ENGLAND SHRUG OFF BANGLADESH REVIVAL IN CHITTAGONG
First Test, Chittagong (day three, stumps):
Bangladesh 296 v England 599-6 dec & 131-5
England were made to work hard in the field by the Bangladesh lower order
By Harry Reekie
England put themselves in a winning position after day three of the first Test having survived a mini-fightback from Bangladesh in Chittagong.
The omens looked bleak for the hosts when Tamim Iqbal fell for 86, but Naeem Islam and Mushfiqur Rahim showed pride to put on 113 for the eighth wicket.
But Graeme Swann (5-90) ran through the tail as the Tigers fell to 296 all out.
Having not enforced the follow on, England raced to 131-5 at the close, a lead of 434 with two days remaining.
The decision not to make Bangladesh bat again surprised many at the Zohur Ahmed Chowdhury stadium but with time on his side, no weather concerns and some tired bowlers heading for the ice buckets, Alastair Cook probably took the sensible option.
Despite a below-par batting display second time round, an England win seems almost inevitable barring a remarkable fourth innings from the hosts but Bangladesh coach Jamie Siddons certainly did see some visible improvements with the bat on Sunday.
Mushfiqur and Naeem showed considerable courage and ability in holding off Cook's bowlers throughout much of the morning and afternoon sessions. After such a poor display in the match so far, it was a partnership that offered some much-needed belief.
Wicketkeeper Mushfiqur showed great spirit to frustrate the England bowlers
In truth, any lingering hopes of a Bangladesh fightback were extinguished after only 16 balls of day three when Tamim's one-man stand was ended in textbook fashion.
Tim Bresnan produced a beautiful delivery that angled in from around the wicket and jagged away off the pitch, clipping the top of the left-hander's off stump.
It was a near perfect dismissal and, as Bangladesh's best batsman lumbered back to the pavilion 14 short of a century, England sensed a rout.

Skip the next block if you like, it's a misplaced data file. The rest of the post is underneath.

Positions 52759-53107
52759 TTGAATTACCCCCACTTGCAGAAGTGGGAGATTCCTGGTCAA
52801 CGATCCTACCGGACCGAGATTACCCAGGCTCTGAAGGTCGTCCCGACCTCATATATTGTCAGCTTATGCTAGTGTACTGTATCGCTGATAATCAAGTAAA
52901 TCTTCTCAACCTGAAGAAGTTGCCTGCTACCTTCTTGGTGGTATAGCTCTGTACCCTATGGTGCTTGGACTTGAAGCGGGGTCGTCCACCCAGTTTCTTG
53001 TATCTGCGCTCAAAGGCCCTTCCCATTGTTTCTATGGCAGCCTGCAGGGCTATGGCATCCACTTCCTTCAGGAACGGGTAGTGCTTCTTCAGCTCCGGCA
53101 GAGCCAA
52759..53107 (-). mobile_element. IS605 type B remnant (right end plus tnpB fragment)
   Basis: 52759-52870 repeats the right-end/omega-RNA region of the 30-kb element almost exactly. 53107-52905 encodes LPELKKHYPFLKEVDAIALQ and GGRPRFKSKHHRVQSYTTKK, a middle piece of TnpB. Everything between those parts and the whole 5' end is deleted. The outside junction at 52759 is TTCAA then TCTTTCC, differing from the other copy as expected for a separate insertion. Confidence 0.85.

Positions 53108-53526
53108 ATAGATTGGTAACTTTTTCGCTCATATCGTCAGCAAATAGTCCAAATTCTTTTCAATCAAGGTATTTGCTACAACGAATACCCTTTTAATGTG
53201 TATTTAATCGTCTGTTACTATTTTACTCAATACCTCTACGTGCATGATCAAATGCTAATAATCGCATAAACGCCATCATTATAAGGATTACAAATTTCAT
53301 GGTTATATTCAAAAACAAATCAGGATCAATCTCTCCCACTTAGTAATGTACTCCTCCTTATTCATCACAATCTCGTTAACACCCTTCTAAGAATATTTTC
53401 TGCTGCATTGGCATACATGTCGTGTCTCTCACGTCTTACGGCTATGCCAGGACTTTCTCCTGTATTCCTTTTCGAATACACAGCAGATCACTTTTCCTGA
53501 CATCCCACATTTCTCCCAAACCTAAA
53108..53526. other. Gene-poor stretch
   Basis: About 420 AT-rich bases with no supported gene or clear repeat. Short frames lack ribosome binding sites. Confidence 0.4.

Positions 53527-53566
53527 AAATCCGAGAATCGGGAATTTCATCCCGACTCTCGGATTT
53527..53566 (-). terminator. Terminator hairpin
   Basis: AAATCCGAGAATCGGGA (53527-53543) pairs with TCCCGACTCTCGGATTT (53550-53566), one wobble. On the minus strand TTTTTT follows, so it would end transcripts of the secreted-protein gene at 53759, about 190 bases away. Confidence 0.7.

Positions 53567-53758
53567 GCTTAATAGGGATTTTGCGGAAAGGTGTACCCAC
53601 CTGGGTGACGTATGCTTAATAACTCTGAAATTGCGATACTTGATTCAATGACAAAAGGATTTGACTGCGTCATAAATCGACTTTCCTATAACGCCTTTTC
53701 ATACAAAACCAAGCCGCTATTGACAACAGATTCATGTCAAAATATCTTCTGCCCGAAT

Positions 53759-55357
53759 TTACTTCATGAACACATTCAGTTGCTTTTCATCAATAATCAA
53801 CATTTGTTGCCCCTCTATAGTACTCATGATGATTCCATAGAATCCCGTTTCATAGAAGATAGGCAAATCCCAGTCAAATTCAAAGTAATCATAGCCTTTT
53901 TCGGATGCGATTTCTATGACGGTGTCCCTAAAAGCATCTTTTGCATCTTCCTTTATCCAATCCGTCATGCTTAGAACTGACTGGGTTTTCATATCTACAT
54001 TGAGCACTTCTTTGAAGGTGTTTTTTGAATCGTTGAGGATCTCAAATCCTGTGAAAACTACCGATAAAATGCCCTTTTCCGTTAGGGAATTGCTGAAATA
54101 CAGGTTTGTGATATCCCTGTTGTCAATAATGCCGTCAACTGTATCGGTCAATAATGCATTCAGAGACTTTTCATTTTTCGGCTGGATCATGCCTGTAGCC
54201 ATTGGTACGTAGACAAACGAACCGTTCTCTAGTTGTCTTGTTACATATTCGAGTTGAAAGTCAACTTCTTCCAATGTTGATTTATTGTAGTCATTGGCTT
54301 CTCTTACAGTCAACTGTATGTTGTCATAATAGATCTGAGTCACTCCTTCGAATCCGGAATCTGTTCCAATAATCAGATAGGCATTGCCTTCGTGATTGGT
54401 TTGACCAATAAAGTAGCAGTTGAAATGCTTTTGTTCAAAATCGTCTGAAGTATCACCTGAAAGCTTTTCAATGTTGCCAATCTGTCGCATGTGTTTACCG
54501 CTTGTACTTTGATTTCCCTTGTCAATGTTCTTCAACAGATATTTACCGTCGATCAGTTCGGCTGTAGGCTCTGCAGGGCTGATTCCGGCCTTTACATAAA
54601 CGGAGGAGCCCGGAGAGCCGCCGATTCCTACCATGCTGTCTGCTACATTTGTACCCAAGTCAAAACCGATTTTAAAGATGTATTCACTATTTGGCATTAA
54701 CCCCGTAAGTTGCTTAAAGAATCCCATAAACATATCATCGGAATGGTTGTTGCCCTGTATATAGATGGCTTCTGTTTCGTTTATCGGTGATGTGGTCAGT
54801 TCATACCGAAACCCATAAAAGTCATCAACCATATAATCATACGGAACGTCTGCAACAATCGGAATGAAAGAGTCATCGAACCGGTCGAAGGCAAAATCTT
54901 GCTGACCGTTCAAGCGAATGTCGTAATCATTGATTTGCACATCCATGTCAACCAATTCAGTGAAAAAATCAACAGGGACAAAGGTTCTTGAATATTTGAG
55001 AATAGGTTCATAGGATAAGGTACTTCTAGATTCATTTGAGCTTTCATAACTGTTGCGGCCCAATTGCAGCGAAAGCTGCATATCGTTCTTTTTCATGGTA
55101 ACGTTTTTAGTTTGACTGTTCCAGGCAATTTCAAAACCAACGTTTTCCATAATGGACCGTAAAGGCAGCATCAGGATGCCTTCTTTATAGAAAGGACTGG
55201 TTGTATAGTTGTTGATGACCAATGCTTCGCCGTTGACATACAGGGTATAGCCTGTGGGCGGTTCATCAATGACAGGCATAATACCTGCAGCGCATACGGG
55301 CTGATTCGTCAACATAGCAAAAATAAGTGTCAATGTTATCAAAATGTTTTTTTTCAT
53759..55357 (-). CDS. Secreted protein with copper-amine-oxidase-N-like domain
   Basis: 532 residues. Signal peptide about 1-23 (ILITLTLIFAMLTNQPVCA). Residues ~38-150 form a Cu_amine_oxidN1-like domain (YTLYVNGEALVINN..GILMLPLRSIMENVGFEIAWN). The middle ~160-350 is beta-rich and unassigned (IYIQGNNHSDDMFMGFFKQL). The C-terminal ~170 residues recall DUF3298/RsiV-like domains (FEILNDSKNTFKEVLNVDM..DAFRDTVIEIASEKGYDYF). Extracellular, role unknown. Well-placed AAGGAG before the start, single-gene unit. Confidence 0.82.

Umpire Rod Tucker nearly gave the tourists another boost shortly after when Shahadat Hossain was given out despite not hitting a bouncer and Matt Prior dropping the ball behind the stumps.
Thankfully, the Australian quickly reversed his decision, not that Shahadat's stay of execution lasted long as he promptly edged Steve Finn to the safe hands of Paul Collingwood at slip for the youngster's first Test wicket.
That rout suddenly loomed large as England fielders moved in on the two new batsmen but Mushfiqur and Naeem held firm against the odds.
Aside from Tamim and Mahmudullah's fierce cameos the previous evening, it was the first genuine partnership from the hosts and refreshing to see for everyone – aside from a small pocket of England supporters.
More so, it served to remind the sparse crowd in Chittagong that a contest was actually taking place for the first time since Shakib Al Hasab's ill-advised decision to field on the first morning.
England's spirits were lifted when the second new ball arrived and Stuart Broad immediately tempted Mushfiqur into an edge but watched in despair as Collingwood, of all people, shelled a simple catch at second slip.
That enabled the partnership to edge past 100 but just when England looked under pressure for the first time in the game, a brilliant piece of fielding from Michael Carberry saw the end of Naeem for 38.
The Hampshire batsman, recognised as one of the best fielders on the county circuit, slid and returned the ball in the blink of an eye and the all-rounder was left trailing.
Swann chipped away to claim his fifth five-wicket haul in Test cricket
Sadly the old habits then quickly returned for Bangladesh when the excellent Mushfiqur (79) fell the very next ball, chipping Swann to midwicket where substitute fielder James Tredwell took a quite brilliant one-handed catch diving to his right.
The effort was made all the more impressive as the Kent spinner had only arrived on the field for that delivery.
An impressive Swann then wrapped up the innings by bowling Rubel Hossain two balls later for his fifth five-wicket Test haul – giving England a massive lead of 303.
But with a flagging bowling attack, Cook opted against enforcing the follow-on and set about boosting the already sizeable advantage by batting again.
The England captain fell on the boundary attempting to push on while Jonathan Trott did little to impress before being caught at midwicket.
Kevin Pietersen wasted no time in reaching 32 before he was trapped in front by the left-arm spin of Shakib while Razzak dismissed Carberry in the same manner.
And although England also lost Collingwood just before the close and ended the day on something of a disappointing note five down, their lead should already be more than sufficient to ensure a comfortable win when a second declaration follows on Monday.